That is the ultimate ojas!
10 Winter Immune Boosting Tips:
1. Eat light, warm foods.
2. Avoid eating or drinking anything cold, because cold foods and drinks will reduce the digestive fire.
3. Avoid heavy, difficult to digest sweets and fried foods. Enjoy sweet root vegetables, broths and soups.
4. Daily self massage in the morning with warm oils such as sesame or sunflower strengthens the skin and muscles and nourishes the tissues. This practice daily enhances a feeling of love and wellbeing.
5. Take warm baths in the evening with epsom salts and warming essential oils such as ginger, cardamom, eucalyptus, rosemary, cinnamon, cedar, pine, juniper, basil.
6. Include warming spices such as cardamom, ginger, cumin, turmeric and cinnamon in your foods.
7. Make sure to get enough sleep and avoid oversleeping.
8. Explore including in your diet, Ayurvedic rejuvenative herbs taken as teas or tonics such as: ashwaghanda, turmeric, triphala, amla (Indian Gooseberry), tulsi (holy basil), chyavanprash (an Ayurvedic formulation of rejuvenating herbs plus honey and ghee). All these are available at your health food store or online at various Ayurvedic herbal suppliers.
9. Enjoy warming and energizing exercise such as active yoga, walking, hiking, and snowshoeing. These enhance circulation and build strength.
10. Allow yourself space and time for meditative reflection, inner contemplation and pranayama practice.
Here’s to your health, a thriving winter and a juicy ojas!
Alternative Medicine Part 2: Ayurvedic Medicine
Twenty — even 10 years ago, if a patient wanted to explore unconventional treatment options, they were on their own. Traditional health professionals generally didn’t encourage alternative medicine or treatments, discouraging departures from allopathic treatment models such as drugs and surgery. But as the efficacy of non-traditional treatment models, such as traditional Chinese medicine (TCM) mentioned here in part one, ayurvedic medicine, massage and chiropractic adjustment, naturopathy, diet and natural supplementation — even homeopathy and sound therapy, is being validated by research, new branches of medicine are emerging.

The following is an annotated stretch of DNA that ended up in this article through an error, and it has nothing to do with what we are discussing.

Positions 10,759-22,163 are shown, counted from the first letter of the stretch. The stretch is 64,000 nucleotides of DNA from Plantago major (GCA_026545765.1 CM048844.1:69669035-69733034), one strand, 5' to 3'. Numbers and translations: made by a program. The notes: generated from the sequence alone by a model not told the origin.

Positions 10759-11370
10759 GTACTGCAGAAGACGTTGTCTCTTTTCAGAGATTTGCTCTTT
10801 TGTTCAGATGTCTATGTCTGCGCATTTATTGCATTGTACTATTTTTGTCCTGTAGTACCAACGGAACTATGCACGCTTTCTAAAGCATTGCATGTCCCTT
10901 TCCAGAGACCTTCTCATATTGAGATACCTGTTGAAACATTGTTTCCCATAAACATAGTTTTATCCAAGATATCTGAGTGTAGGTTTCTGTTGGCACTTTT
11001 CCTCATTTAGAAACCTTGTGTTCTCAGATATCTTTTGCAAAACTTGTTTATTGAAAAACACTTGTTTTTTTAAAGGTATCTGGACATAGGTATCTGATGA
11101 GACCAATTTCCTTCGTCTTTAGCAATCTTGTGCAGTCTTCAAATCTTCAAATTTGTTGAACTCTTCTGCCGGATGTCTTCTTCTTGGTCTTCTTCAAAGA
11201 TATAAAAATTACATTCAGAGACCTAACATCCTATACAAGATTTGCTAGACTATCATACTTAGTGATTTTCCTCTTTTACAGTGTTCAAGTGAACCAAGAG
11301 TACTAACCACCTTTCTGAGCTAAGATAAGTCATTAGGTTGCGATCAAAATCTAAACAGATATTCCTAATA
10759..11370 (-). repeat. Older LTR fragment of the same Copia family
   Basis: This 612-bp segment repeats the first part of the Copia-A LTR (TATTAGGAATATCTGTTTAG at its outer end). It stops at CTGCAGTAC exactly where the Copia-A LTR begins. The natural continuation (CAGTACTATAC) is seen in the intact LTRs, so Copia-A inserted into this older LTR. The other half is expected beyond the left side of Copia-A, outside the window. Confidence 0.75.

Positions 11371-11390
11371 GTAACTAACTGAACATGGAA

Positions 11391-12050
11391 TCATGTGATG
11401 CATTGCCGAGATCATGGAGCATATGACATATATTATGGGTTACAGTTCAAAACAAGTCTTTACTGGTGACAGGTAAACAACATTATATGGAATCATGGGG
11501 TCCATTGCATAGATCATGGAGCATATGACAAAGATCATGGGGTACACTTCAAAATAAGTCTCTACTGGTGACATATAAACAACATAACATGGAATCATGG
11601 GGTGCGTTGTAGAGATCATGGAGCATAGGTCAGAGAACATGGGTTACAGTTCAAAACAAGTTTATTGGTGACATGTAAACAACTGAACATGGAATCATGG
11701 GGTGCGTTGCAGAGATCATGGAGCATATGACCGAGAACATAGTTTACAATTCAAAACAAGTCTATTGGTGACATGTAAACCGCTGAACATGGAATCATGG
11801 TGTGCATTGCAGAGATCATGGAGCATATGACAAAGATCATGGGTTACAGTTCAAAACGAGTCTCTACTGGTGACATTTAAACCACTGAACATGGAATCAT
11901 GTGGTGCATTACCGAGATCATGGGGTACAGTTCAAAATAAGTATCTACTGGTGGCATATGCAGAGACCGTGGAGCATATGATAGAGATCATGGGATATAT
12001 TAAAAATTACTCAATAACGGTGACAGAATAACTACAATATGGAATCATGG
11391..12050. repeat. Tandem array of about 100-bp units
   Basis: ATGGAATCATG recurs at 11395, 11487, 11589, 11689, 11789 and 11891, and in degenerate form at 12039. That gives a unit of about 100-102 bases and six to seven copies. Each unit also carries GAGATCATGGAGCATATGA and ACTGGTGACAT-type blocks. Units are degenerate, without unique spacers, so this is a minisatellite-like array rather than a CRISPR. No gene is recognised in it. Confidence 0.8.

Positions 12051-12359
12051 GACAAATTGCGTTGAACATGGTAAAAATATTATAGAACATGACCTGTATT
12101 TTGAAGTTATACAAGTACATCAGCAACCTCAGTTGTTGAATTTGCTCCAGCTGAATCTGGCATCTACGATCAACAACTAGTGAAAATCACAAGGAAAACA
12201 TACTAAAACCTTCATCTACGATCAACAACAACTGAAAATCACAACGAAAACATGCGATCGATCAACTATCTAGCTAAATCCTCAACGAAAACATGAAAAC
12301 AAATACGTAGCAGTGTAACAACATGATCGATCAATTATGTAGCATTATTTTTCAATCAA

Integrative, Functional, Complementary, and Alternative Medicine
The “integrative” medical model developed during the early 1990s, but was formalized when the National Institute of Health (NIH) created the National Center for Complementary and Integrative Health (NCCIH). This classification covered non-conventional treatment and research, and was the beginning of a slow recognition of alternative systems. Integrative models include consideration of a patient’s lifestyle, body, and mind, and how to promote well-being for the whole person rather than just diseases and their symptoms.
“Functional” medicine refers to holistic and alternative medical practices intended to improve overall functions of the body’s systems, and explores individual biochemistry, genetics, and environment to determine underlying causes of disease.
According to the NIH, “complementary” medicine combines non-mainstream practices with conventional treatment in a coordinated way. This has helped drive acceptance of alternative therapies such as TCM, diet, and nutraceuticals, or supplements.
Alternative medicine is any practice that falls outside conventional systems, and is not combined with traditional treatments. For example, if a patient chooses ayurvedic medicine, dietary changes, and supplementation to treat their cancer, and excludes conventional therapies, they have entered the realm of alternative medicine.
Exploring Alternative Medicine Models
In recent decades, relatively obscure healing modalities have emerged as treatment options. Some are ancient, such as TCM, Ayurveda, herbalism, and shamanic energy medicine. Others, such as osteopathy, homeopathy, naturopathy, and chiropractic, arrived in the 19th and 20th centuries. Most recently, biofeedback, structural integration, aromatherapy, energy medicine practices such as reiki and sound wave therapy, music therapies such as singing bowls, and mindfulness based stress reduction (MBSR) have found enthusiastic patient support.